Tuesday, 2 April 2013

ripples of memory



Her chin came up and she looked like her old fierce self. "I searched all over. Usually she just stalked the paths near the house, but that night I ran all the way down to the lower garden before I saw her."

I didn't dare move. Or breathe. Maud drew a shuddery breath and went on.

"Kitty, I yelled my head off but she just...didn't... stop. She was just ahead of me on the path down to the river, and I was screaming like a banshee. She looked back once - I remember how serene her face looked in the moonlight - but then she turned again and went on."

Clay made a stifled noise. "The river!" he half-whispered. "The river flooded its banks that night!"

My great-aunt looked at him, her mouth trembling. "The river was washing over the edges of the dock there. Alice went out on the dock, tipped her head back to look at the moon," Maud sniffled and went on "stepped off the edge, and went down like a stone."

"I ran after her, of course. It was eerily quiet that night, and if you hadn't seen the ripples, you never would have known anything had happened. I watched and waited but she never....she never...."

"She never came back up."

I was fighting down sobs. "Why didn't you go after her?"

Maud looked ashamed and oddly triumphant.. "I don't swim, Katherine Alice. And your father was ...." she searched for the right word, and I stepped in, icily furious.

"Drunk?"

She nodded. "I went running back up toward the house, screaming out for him. It wasn't until I couldn't wake him up that I thought of what would happen when people found out."

"When people found out my mother was in a drowning accident?"

"No, Katherine. When people found out your mother was wandering around outside by herself in a nightgown while her child slept and her baby - her starving baby -  wailed. What kind of woman would do that?"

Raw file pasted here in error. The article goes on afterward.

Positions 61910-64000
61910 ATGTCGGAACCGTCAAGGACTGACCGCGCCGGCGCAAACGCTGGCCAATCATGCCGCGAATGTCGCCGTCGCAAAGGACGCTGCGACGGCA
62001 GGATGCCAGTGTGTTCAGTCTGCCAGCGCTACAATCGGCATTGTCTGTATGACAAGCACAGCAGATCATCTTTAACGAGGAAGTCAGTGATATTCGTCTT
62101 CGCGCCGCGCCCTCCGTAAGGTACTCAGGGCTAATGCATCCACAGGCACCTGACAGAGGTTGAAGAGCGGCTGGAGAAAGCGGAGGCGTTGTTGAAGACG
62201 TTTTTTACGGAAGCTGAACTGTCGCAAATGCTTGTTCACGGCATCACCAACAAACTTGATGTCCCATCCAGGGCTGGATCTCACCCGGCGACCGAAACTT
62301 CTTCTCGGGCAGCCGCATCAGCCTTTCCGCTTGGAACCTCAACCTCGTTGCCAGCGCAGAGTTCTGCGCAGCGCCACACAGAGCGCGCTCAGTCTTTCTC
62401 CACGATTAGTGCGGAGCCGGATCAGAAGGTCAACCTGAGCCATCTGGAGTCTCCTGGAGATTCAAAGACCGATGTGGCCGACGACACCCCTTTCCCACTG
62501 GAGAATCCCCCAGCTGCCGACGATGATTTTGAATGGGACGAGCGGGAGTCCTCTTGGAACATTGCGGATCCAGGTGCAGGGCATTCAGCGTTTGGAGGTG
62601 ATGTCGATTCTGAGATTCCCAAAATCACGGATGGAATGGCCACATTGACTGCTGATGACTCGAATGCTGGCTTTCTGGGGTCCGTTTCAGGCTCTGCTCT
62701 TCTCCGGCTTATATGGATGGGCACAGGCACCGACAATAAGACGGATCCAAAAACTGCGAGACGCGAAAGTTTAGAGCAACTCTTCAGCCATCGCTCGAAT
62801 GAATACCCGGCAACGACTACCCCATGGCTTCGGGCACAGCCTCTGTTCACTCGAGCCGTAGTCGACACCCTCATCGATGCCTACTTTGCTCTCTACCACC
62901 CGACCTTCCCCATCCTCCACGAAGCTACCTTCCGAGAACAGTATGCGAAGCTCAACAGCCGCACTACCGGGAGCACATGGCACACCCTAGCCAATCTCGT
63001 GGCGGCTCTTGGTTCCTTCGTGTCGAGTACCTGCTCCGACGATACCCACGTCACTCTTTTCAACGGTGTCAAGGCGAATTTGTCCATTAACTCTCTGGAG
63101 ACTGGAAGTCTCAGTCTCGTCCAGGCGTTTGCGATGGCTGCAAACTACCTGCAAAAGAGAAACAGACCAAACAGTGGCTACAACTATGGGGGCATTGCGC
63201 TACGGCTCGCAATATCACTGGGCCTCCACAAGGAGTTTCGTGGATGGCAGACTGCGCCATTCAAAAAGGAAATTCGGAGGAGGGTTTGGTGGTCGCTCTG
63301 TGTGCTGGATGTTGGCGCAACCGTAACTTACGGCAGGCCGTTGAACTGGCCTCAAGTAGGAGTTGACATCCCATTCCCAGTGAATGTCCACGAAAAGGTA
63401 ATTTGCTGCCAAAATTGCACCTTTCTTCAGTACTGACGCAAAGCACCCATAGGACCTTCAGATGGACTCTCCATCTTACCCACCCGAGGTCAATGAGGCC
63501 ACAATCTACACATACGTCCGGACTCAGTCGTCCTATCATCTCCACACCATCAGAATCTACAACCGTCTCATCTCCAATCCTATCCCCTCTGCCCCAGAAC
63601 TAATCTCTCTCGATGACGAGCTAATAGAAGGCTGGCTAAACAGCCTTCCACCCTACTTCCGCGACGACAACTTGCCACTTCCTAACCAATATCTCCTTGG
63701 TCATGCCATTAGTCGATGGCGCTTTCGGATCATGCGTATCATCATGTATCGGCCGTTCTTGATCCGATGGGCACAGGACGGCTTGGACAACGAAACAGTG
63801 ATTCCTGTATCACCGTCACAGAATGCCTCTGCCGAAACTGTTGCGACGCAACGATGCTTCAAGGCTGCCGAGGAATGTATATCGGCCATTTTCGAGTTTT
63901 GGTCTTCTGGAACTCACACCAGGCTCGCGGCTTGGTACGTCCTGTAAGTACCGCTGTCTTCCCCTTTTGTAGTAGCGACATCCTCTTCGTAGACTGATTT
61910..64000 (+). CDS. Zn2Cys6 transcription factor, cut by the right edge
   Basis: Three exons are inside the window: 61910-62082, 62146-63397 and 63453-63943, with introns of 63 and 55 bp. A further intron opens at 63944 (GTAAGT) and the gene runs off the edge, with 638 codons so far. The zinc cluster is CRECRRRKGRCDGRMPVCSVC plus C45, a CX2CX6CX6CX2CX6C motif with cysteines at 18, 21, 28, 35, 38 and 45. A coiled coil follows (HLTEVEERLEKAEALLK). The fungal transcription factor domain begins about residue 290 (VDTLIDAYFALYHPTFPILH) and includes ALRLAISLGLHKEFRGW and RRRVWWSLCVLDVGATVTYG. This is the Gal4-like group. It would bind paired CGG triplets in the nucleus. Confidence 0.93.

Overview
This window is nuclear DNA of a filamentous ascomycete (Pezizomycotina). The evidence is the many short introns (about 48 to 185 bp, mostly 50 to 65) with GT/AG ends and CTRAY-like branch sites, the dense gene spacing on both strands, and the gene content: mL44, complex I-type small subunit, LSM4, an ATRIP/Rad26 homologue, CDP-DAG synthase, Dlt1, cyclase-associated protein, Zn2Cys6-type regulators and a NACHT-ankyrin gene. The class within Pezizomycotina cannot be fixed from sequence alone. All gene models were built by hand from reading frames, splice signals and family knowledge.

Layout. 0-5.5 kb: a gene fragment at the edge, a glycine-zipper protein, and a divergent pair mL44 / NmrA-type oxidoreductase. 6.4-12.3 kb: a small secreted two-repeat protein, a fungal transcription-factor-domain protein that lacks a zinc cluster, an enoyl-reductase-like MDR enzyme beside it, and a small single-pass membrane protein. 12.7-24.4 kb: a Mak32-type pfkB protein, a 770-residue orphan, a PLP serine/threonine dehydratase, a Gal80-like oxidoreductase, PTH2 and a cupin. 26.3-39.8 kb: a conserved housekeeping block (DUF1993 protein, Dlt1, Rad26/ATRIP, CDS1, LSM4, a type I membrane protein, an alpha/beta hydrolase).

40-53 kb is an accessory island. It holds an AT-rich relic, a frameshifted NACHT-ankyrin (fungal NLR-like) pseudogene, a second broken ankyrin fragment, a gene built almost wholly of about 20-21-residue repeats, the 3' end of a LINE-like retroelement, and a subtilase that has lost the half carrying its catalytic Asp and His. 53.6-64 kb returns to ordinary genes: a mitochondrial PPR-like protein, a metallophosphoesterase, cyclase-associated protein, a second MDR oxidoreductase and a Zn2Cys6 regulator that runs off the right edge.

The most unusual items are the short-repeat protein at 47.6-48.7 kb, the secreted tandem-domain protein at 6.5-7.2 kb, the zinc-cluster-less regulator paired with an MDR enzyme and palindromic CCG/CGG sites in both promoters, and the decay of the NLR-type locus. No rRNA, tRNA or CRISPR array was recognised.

Her mouth firmed. "I was protecting you. People would say your mother had a lover. That she was meeting him near the river and after a quarrel decided to run away. That she never loved her children or her husband. Rumours would start, and soon you and your brother would be bastards."

I sucked air down to my toes. "Aunt Maud. They said that anyway."

Before my eyes, she aged. "I know, Katherine." she half-whispered. "What could I do? I moved you out of here. I gave you a new home, a good life. Phillip wouldn't have been any better knowing the truth - he'd still have taken shelter in a decanter - and there was noone else that needed to know." She ignored Clay's indrawn breath. "I didn't realize until a few years later that this man here" - she nodded towards Clay -"had cow eyes for your Mama, or that she had been such friends with Minna Clairborne."

"I regret hurting them."

Porter's arm was around my shoulder now. I didn't feel alone.

Looking at her, I could see the toll this had taken on her. The years of secrets. The years of regrets.

"Maud," I said, leaning forward, "what did you tell Grand-dad?"

She leaned back in her chair, surprised. "Stanton? He knew Alice was going downhill. He knew she couldn't handle being a mother. He knew she...." she trailed off.

Drily, I filled in the obvious blank. "That she was thinking of leaving?"

Maud snapped."That she'd decided to leave. She was going to go home. She was going to give up. Stanton knew she was unhappy. He didn't need to know she was dead. It was kinder to let him think she'd just left without saying goodbye."